They want to cleanse Myanmar of all Muslims.”
“Rohingya Muslim women are being raped.”
“A boat carrying 727 migrants has been found in Myanmar waters.”
“Rakhine Muslims are being sold as slaves.”
We have been seeing such reports frequently about Myanmar, one of those countries guilty of grave humanitarian crimes, for many years now. The list of humanitarian crimes against Rakhine Muslims in the country is a lengthy one. Rakhine Muslims are deprived of numerous natural rights, such as rights to citizenship, education, marriage, to have children, to be out on the street after 9 pm and the ability to visit their friends or neighbors without police permission. They are tortured in prisons because of their beliefs, sentenced to death and subjected to the most appalling discrimination and maltreatment.
Hundreds, perhaps thousands, of our brothers have lost their lives in ‘ethnic cleansing’ campaigns against Rakhine Muslims in 1942, 1948, 1954, 1978 and 2012. Yet this ethnic discrimination and violence, a dark page in the history of mankind, is by no means limited to those dates. Violence continues and has been literally implemented as official policy in Myanmar. Numerous human rights organizations, and particularly Amnesty International, have written detailed reports on these humanitarian crimes. These reports are full of descriptions of people being maltreated, raped, despised, seeking asylum elsewhere because of the persecution in their own country but being unable to find so much as an inch of safe land in the countries where they seek refuge.
Neither Rakhine Muslims, nor Muslims oppressed in any other part of the world – nor anyone else in the world, for that matter – should have to live like that, no matter what their religion or ethnicity is. That is because violence and slaughter are incompatible with the spirit of the century. Indeed, this century is a most extraordinary one, coinciding with the greatest rise of Islam. This century is an important epoch in which values such as social solidarity among Muslims, brotherhood and unity are growing stronger. For Muslims given the glad tidings of such an important time, making great efforts to attain it should be inevitable.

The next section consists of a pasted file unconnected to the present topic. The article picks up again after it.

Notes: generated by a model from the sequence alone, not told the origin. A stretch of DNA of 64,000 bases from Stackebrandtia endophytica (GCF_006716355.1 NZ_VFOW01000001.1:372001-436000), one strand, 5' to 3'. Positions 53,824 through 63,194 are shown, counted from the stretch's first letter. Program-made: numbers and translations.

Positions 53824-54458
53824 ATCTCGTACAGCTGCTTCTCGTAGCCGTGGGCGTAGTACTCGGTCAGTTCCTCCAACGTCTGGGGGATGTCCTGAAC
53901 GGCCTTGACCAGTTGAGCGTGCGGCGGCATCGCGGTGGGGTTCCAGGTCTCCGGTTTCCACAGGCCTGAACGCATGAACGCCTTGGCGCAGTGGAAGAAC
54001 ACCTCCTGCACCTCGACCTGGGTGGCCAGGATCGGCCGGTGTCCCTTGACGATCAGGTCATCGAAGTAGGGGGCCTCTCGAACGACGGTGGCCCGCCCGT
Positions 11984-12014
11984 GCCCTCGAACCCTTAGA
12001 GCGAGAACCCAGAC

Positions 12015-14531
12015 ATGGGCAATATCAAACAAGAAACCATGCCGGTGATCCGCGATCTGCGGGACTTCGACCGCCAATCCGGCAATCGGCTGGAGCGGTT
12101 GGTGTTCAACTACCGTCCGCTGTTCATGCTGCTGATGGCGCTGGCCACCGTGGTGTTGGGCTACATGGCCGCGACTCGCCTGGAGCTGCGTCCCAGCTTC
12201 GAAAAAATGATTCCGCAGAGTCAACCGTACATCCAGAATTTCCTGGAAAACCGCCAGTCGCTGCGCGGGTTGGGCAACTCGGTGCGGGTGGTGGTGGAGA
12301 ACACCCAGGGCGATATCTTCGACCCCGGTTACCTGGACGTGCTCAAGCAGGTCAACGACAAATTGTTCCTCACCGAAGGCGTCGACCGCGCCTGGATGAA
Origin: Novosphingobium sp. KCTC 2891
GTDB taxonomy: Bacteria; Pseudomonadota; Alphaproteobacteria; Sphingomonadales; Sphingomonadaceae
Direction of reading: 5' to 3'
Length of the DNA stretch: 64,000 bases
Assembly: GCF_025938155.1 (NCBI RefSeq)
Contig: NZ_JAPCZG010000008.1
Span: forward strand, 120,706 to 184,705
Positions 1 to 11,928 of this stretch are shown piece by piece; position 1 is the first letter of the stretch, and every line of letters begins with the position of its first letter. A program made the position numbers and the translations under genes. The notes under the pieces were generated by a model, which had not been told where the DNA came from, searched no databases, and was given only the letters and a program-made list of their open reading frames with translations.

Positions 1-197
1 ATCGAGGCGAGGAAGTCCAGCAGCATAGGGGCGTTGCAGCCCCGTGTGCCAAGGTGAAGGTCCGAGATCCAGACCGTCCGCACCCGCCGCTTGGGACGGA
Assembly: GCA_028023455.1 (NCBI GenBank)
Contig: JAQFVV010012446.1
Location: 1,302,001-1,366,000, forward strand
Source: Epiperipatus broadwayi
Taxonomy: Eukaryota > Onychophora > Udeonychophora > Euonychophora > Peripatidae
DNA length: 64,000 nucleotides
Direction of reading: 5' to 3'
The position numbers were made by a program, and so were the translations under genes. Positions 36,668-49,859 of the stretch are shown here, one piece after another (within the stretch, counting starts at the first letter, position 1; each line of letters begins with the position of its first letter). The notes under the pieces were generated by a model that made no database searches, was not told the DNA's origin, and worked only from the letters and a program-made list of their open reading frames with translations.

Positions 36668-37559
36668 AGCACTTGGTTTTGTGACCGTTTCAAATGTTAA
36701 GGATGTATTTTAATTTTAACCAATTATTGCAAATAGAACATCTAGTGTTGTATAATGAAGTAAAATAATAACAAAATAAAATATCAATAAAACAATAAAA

Looking at the conflict, turmoil and division within the Islamic world, one might think that reconciliation and unity are impossible. Yet in the same way that the countries of the world manage to come together for the sake of oil, or even football, Muslims can also remember that God commands them to be brothers and thus unite. The European Union, based on economic cooperation, is one of the first examples that come to mind. In addition to economic solidarity, this union is also based on the principle of a spirit of joint activity in political, military, cultural, social and other spheres. Similarly, Islamic Union can also be established on these globally recognized conditions. In addition, since that union will be based on God’s command, spiritual unity and a brotherhood of faith, it will be much stronger than the European Union.
The only precondition for such a union is for Islamic countries to be strong, stable and determined. If Islamic countries wish to guide and illuminate the world in all respects, they must establish that union as soon as possible. That is because their acting together will enable helping hands to be stretched out to Muslims who are oppressed in places such as Myanmar.
Innocent Muslims all over the world, like our brothers from Rakhine, are defenseless because of the failure to establish that union. Of course that union is certainly not intended to violate Myanmar’s right to independence and national sovereignty; however, it will be a deterrent force for freeing women, children, the elderly and the needy who are waiting to be saved all over the world, and for reminding people that they are not devoid of protection.
Muslims must not forget that being united is one of God’s commands revealed in the Qur’an. Almighty God commands Muslims to be united in these words:
“Those who are unbelievers are the friends and protectors of one another. If you do not act in this way there will be turmoil in the land and great corruption.” (Surat al-Anfal, 73)
In the light of this verse, we remind all Muslims, and especially our brothers from Rakhine, that the time has come to demand unification, and we call on our Rakhine brothers to pray for that union without delay.
Adnan Oktar's piece on Burma Times: